Reed Screening’s Keith Rosser: Implementing a digital identity system would add £58 billion to UK economy
Government implementation of a digital identity programme would boost the UK economy by £58 billion, Reed Screening director Keith Rosser revealed at last week’s Screening in the Digital Age event.
A full digital landscape offers the opportunity for employers to vet quickly, yet thoroughly. Keith noted that employees, including those who require police checks, could hypothetically get a job on Friday and be vetted quickly enough to start work on Monday.
He said: “We want to make identity fully digital because it’s good for business, good for the public and because of the 24/7 nature of modern screening. Reed Screening often completes its vetting long before the candidate shows up at an office with their identity document. That paper, manual process is vastly slowing down everything else.”
Keith was joined at the event by Jonathan Jacobi, social media screening service Neotas’s head of sales, Chris Rea, Higher Education Degree Datacheck’s (HEDD) head of higher education services, David Lean, chairman of the Association for Online Due Diligence (AFODD), and Sandra Peaston, director of research & development at the Credit Industry Fraud Avoidance System (Cifas).
Emphasising that vetting and screening needs to follow the trends of the labour market, Keith highlighted that one-third of jobs were no longer “traditional” full-time roles. With more employees working flexibly, this creates new challenges and imperatives to vetting.
He noted that opportunities for abuse of the law have multiplied. Keith quoted statistics from Cifas which found that in 2018 there had been a 6% increase in reported fraud by employees, a 26% rise in money muling and an 8% rise in identity fraud.
While screening is still primarily used to manage security, safety and compliance issues, Keith added that more businesses are using pre-employment vetting to ensure that they have better quality hires.
He also predicted that, in the future, if not already, the majority of information about prospective employees will be found online, rather than through references or police checks.
Social media screening
Exploring the future of social media and online screening, Neotas’s Jonathan Jacobi revealed that social media users have an average of 7.6 accounts. This makes social media platforms a vital source when it comes to pre-employment checks.
“Social media is the world’s biggest data-set. And we’re all gladly feeding it and putting information out there,” he stated.
Jonathan noted that a number of regulators are increasingly using open-source social media checks, such as the FCA and the US Department of State for visa screening, arguing that employers needed to follow suit.
He suggested that they should screen for red flags which would lead to an immediate HR intervention if they happened in the workplace. These include extreme/violent views, illegal activities, hate or discriminatory behaviour, or signs of addiction or substance abuse.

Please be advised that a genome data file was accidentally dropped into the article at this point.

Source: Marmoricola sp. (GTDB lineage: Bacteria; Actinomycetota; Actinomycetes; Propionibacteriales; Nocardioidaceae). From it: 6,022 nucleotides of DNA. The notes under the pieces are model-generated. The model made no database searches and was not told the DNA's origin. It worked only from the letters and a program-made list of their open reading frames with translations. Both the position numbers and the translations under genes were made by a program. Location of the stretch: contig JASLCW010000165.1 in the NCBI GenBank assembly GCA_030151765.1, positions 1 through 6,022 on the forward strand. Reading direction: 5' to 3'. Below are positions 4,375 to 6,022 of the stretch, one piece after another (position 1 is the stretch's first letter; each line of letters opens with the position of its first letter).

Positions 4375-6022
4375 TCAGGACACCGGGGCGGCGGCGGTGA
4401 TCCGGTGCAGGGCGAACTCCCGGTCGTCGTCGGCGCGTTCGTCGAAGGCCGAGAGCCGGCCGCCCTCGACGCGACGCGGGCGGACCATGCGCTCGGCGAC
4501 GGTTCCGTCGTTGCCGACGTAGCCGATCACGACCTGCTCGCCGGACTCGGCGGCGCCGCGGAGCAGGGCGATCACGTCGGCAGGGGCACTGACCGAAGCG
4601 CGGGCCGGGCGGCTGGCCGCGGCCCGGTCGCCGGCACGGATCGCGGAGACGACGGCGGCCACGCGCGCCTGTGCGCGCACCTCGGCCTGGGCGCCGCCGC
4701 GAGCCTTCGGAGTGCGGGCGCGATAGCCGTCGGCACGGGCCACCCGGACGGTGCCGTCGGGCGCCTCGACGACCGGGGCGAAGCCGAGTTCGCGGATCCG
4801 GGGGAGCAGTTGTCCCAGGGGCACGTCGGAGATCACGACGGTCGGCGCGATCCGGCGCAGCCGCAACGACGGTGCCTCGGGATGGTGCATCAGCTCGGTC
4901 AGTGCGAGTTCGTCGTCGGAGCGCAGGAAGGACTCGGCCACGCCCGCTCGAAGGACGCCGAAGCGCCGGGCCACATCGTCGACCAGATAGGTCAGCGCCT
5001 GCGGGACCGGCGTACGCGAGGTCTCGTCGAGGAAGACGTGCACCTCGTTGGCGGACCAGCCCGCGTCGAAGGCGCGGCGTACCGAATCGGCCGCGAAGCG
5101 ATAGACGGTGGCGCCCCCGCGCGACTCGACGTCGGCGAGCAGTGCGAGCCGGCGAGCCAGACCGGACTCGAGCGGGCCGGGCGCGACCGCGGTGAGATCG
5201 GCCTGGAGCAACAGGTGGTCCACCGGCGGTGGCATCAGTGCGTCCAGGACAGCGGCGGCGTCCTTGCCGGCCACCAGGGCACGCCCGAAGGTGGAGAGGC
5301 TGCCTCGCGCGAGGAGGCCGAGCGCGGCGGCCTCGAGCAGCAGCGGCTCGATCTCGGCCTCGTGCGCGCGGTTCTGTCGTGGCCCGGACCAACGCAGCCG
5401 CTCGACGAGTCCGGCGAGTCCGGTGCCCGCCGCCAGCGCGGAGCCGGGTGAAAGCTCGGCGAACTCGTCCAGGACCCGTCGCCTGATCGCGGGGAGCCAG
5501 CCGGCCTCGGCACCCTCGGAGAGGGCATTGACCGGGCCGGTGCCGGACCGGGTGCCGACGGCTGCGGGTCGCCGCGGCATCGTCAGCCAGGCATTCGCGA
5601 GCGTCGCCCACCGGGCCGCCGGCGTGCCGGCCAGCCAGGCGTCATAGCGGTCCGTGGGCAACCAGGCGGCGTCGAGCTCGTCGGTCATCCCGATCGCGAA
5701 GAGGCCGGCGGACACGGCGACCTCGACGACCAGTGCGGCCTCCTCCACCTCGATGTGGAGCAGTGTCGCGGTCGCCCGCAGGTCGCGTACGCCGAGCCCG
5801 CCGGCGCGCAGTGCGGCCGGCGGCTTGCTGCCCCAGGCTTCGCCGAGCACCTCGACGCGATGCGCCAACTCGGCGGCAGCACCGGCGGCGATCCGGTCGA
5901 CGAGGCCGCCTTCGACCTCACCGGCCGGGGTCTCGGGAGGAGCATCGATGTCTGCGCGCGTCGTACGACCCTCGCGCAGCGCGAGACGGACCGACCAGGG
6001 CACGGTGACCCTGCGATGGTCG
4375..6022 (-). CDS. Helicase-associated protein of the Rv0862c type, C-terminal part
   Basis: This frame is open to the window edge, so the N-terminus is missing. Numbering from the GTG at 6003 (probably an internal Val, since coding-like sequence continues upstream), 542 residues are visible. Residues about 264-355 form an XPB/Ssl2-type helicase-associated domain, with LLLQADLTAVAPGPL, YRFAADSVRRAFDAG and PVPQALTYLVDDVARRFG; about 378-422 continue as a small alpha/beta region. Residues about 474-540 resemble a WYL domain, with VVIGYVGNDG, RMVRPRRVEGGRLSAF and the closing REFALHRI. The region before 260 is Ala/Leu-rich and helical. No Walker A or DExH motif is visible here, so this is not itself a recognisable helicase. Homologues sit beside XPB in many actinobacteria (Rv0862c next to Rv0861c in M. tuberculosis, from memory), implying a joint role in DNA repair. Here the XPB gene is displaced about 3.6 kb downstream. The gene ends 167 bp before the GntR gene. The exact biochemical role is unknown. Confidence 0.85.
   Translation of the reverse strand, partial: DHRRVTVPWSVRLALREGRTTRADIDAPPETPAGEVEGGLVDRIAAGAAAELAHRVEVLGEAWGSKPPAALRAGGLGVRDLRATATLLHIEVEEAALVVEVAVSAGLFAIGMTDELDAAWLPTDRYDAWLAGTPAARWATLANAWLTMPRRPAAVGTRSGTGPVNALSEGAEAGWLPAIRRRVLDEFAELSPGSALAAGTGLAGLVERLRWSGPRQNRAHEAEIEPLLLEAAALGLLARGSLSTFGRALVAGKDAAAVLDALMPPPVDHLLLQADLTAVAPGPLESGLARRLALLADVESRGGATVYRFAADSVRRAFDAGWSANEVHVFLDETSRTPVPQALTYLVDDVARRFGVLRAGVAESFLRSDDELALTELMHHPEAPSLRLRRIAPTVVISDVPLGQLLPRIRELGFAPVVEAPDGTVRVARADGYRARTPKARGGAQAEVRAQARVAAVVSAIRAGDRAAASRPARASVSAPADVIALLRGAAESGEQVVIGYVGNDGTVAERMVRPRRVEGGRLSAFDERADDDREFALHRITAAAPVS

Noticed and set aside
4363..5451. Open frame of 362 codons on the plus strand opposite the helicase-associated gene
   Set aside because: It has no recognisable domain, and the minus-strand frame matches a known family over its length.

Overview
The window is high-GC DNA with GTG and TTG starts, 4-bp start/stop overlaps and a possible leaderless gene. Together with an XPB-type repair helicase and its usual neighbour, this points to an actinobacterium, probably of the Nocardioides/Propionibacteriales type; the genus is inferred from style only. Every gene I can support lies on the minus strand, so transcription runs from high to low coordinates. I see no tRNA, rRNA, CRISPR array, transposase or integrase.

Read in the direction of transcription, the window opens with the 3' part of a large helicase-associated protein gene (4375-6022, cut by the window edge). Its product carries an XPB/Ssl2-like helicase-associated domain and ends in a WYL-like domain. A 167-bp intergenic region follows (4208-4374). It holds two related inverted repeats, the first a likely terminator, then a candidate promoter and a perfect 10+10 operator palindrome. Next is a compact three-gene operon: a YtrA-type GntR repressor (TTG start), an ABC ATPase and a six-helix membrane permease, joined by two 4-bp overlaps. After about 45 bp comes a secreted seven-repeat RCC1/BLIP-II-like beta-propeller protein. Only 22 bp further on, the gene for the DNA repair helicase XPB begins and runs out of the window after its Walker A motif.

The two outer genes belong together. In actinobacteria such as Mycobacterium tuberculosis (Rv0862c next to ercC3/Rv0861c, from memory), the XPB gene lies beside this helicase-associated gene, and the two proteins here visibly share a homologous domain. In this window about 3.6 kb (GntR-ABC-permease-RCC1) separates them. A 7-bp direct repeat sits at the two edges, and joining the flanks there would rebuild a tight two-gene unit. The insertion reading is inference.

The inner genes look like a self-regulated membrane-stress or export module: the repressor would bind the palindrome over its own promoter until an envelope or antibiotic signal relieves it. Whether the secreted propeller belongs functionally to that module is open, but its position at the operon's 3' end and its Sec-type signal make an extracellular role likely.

However, Jonathan added that social media screening should not just exist to find negative issues. He argued that it should also highlight positive aspects of a candidate’s personality and social presence, such as charitable work or volunteering.
The rise of qualification fraud
Cifas’s 2019 Fraudscape report found the number of people to have used false qualifications in job applications was the highest on record. HEDD’s Chris Rea argued that a weak checking culture, uncertainty about the law and a lack of familiarity with education systems was enabling qualification fraud.
Stating that most students do not realise that lying on a CV is illegal, Chris discussed the shadow industry around fake degrees. They include shadow qualifications and universities which look to mislead employers into believing someone has a relevant qualification, including fake degree verification companies.
Citing numerous examples of bogus academic institutions appearing online, including a “Brexit University”, he made the point that there are some people who have enrolled into these scam universities believing they are genuine. But, he concluded the vast majority know that they are purchasing a fake degree certificate.
Chris warned that certificates which appear to be from a real university could be counterfeits. Graduates posting their genuine degree certificates on social media has allowed counterfeiters to produce fake certificates of high enough quality that even university issuing offices struggle to tell the difference.
He urged employers to ask candidates for their original certificate and to check its authenticity with the issuing body every time.
“Until 100% of employers, check 100% of their candidates’ degree credentials, 100% of the time, qualification fraud will continue to flourish and thrive,” he said.
Identifying potential risks at the recruitment stage
Cifas’s Sandra Peaston discussed the challenges presented by internal fraud. She quoted research from the University of Portsmouth which calculated that cases of internal fraud where up to £25,000 was taken initially, actually ended up costing organisations 265% more.
Sandra stated that the best way to avoid these issues is to thoroughly vet potential employees before they join.
Using statistics from Cifas’s Internal Fraud Database, she highlighted the number of cases of fraud identified before employees were hired and compared them to those after an employee had started.
"Where employers should be kicking themselves is when someone is identified as committing fraud post-application, when they really should be identified pre-hire,” she said.
With application fraud becoming more common for senior positions, being able to identify problems before an employee starts is now crucial, Sandra added.